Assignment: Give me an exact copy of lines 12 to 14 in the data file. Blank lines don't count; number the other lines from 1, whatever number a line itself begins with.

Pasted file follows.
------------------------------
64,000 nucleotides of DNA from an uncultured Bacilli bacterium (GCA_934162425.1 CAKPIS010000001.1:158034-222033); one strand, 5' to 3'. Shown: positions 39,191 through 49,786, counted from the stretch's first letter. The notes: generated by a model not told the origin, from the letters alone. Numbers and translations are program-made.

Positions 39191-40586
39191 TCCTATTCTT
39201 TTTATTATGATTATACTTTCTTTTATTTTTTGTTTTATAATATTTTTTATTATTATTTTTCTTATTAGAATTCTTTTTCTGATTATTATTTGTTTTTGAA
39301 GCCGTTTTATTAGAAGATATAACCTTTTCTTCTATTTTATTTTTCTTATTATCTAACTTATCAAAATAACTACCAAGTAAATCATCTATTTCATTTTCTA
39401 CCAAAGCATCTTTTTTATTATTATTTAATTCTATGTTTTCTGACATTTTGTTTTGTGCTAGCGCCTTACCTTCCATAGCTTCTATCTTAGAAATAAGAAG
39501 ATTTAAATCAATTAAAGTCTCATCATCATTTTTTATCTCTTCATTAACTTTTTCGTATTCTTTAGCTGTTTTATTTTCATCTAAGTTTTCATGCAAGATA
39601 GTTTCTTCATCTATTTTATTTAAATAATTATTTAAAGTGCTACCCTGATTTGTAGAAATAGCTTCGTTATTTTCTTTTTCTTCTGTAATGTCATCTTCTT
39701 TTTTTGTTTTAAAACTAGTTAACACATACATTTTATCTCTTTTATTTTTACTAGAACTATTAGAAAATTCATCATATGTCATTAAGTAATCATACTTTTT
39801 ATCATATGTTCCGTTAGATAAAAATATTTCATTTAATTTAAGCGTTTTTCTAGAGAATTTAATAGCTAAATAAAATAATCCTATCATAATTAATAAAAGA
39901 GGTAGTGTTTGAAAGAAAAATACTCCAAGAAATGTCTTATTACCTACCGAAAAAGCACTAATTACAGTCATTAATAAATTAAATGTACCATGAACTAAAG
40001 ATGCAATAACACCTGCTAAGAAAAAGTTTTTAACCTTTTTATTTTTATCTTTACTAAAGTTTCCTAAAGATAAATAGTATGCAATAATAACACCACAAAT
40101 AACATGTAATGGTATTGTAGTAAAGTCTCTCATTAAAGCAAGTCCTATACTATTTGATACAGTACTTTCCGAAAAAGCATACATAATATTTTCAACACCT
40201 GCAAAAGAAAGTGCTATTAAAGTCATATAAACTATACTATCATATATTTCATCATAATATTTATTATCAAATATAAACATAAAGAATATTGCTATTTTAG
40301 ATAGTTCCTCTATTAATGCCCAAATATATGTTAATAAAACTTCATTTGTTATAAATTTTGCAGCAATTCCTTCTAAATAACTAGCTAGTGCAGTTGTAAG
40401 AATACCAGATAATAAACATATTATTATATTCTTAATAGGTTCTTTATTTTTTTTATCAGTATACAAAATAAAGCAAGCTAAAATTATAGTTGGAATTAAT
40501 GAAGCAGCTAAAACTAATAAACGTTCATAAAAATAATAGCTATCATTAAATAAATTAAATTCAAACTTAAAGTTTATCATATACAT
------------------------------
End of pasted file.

40001 ATGCAATAACACCTGCTAAGAAAAAGTTTTTAACCTTTTTATTTTTATCTTTACTAAAGTTTCCTAAAGATAAATAGTATGCAATAATAACACCACAAAT
40101 AACATGTAATGGTATTGTAGTAAAGTCTCTCATTAAAGCAAGTCCTATACTATTTGATACAGTACTTTCCGAAAAAGCATACATAATATTTTCAACACCT
40201 GCAAAAGAAAGTGCTATTAAAGTCATATAAACTATACTATCATATATTTCATCATAATATTTATTATCAAATATAAACATAAAGAATATTGCTATTTTAG